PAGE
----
First Nations Deaths in Custody and the Politics of Denial

by | Oct 20, 2021

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About Dr Thalia Anthony

Thalia Anthony is a Professor of Law at the University of Technology Sydney. She lives and works on unceded Gadigal and Wangal land and is of Cypriot heritage. Her research examines the legacy of colonisation and systemic racism in legal institutions. Thalia's current projects concern the imprisonment of First Nations women, the criminalisation of homeless people and the role of Aboriginal re-storying in sentencing.  Her books include Indigenous People, Crime and Punishment and Decolonising Criminology. Thalia works closely with First Nations organisations such as Deadly Connections, Aboriginal legal services and Tangentyere Council.  

The announcement of an Australian Royal Commission into Aboriginal Deaths in Custody in 1987 promised to be a turning point in First Nations justice. It was a response to widespread protests against racist policing. The campaign was led by the Committee to Defend Black Rights. National chairperson, Yinggarda, and Bibbulman woman Helen Corbett called for a Royal Commission to “expose” racism and “halt the deaths”. 

Thirty years on, the carceral system continues to treat First Nations lives with disregard and exonerate responsible officers and institutions. There has not been one criminal conviction for a First Nations death in custody. Instead, a further 480 First Nations children and adults have died in custody since the Royal Commission handed down its final report, containing 339 recommendations, in 1991.

The Black Lives Matter movement in the land called “Australia” 

The killing of George Floyd had haunting similarities to the killing of 26-year-old Dunghutti man David Dungay Jr. On 29 December 2015, guards at Long Bay prison at Sydney forced Dungay Jnr face down and one pushed their knee into his back. Dungay Jnr screamed twelve times, “I can’t breathe”.

At the time, despite protests from Dungay Jnr’s family, the silence by the media, government and public was deafening. Fast forward five years and George Floyd’s death receives international attention. Australian Prime Minister, Scott Morrison, remarked how “terrible…the murder that took place” in the United States was, but rejoiced that Australia does not have the same issues because it is “a wonderful country”.

This politics of denial did not gel with many Australians whose eyes were opened to racial violence with the killing of George Floyd, the BLM movement and also the invigorated activism of Dungay Jnr’s family and the many other families whose loved ones had been killed in custody.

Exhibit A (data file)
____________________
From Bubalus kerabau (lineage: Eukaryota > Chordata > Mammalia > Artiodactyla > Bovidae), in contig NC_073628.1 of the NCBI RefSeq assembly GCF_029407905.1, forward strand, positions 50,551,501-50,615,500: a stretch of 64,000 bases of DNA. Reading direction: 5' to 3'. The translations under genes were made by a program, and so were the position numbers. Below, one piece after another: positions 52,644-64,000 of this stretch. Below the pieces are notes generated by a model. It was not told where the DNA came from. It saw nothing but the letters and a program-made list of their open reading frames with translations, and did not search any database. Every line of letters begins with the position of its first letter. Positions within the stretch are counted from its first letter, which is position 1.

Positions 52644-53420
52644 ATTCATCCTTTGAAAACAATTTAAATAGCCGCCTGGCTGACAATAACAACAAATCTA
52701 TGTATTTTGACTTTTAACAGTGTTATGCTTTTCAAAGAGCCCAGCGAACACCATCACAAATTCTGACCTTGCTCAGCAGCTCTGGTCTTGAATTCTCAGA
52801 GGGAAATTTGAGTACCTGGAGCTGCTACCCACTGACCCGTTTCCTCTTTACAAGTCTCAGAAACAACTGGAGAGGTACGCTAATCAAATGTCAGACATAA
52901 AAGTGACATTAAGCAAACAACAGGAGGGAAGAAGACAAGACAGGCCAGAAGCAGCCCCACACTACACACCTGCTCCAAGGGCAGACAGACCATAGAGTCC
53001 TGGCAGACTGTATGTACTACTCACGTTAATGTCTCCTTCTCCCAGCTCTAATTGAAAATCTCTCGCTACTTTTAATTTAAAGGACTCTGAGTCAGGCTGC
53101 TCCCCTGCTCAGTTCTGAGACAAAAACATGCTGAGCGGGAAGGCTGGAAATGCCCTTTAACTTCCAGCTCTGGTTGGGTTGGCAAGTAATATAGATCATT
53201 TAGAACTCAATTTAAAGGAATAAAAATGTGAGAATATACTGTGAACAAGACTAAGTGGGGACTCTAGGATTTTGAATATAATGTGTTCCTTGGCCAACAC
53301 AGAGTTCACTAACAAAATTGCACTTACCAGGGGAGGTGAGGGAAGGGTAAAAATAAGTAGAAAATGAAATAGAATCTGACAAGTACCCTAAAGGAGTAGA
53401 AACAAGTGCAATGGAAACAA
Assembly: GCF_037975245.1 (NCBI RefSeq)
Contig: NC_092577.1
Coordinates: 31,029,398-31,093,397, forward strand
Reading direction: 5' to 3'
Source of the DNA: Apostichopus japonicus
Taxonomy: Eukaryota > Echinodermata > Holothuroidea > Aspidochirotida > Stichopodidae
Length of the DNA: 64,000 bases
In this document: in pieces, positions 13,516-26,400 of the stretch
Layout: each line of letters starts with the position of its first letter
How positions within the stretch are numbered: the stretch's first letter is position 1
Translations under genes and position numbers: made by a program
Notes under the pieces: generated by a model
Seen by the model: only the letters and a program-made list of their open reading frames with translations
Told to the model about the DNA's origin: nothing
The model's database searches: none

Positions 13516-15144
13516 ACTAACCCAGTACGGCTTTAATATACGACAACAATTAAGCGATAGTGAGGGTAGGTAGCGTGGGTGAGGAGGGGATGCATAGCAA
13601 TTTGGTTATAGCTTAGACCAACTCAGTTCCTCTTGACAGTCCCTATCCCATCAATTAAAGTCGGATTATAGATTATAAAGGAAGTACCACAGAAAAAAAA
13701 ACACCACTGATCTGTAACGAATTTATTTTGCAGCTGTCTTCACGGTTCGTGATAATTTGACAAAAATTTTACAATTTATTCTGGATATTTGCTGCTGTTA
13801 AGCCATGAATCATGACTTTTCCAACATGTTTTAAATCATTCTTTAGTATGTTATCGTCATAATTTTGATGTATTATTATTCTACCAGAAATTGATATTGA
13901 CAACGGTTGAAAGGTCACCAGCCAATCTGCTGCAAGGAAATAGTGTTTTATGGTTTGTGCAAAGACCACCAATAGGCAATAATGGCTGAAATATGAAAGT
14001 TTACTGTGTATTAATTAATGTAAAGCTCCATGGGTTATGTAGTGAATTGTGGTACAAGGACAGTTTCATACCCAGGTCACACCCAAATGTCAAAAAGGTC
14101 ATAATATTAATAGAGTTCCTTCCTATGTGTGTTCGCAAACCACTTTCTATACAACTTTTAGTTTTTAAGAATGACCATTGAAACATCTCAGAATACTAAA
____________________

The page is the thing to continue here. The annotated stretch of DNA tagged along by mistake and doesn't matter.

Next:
Tens of thousands of people protested for justice for First Nations Deaths in Custody in 2020. Dungay Jnr’s family called for accountability, including prosecutions against the responsible officers. Protests continued into 2021 around the country.

Response of the Australian Government: deny, deflect, deceive

The day after the first protest in Sydney, the Minister for Indigenous Affairs, Ken Wyatt, sought to appease the uproar by claiming that the government had implemented the 339 recommendations of the Royal Commission into Aboriginal Deaths in Custody. The Minister tweeted that it had done its job to prevent deaths in custody.

To defend the government’s record, the Minister cited the findings of a review by private consulting firm Deloitte Access Economics. The government had commissioned this review and provided Deloitte with the relevant information. Deloitte did not examine whether the recommendations achieved their intended objective, but rather whether action had been taken on each recommendation. Deloitte found that 91% of recommendations had been fully or partially implemented.

To be clear, some specific recommendations include decriminalising public drunkenness (Rec. 79) and offensive language (Rec. 86); ensuring arrest and imprisonment are sanctions of last resort (Recs 87, 92) and removing hanging point risks in custody (Rec 165).

The scales of justice

Yet, in key areas, Australia has failed to substantively implement recommendations. Prisons are increasingly warehousing First Nations people,  with an increase from 14% of the prison population at the time of the Royal Commission to 30% in 2021. Rates of incarceration have also increased from 1200 per 100,000 of the general First Nations population to 2500, which is the highest imprisonment rate for any population on the planet. This paints a picture that arrest and imprisonment are not used as a last resort.

Moreover, police continue to rely on offensive language crimes to disproportionately target First Nations people and public drunkenness remains an offence in Victoria and Queensland. Albeit, advocacy by the children of Yorta Yorta woman Tanya Day (who died in custody in 2017 after being arrested for public drunkenness) has resulted in the repeal of the laws – to take effect in November 2022.  

Rather than take responsibility to implement recommendations, the government has maintained a politics of denial. Australians cannot assume that we will similarly have our moment of “justice” that came with the murder conviction of Derek Chauvin in the US. We only need to look at the ongoing struggle of David Dungay Jnr’s family, including their application to the United Nations, that arose because of the governments’ and prosecutors’ failure to provide accountability. Last year’s protests forced the Australian government to explain its inaction. This pressure must be sustained to force the government to abandon carceral violence.

This post forms part of our series Black Lives Matter: What Next After 2020, the remaining post in the series can be found here.

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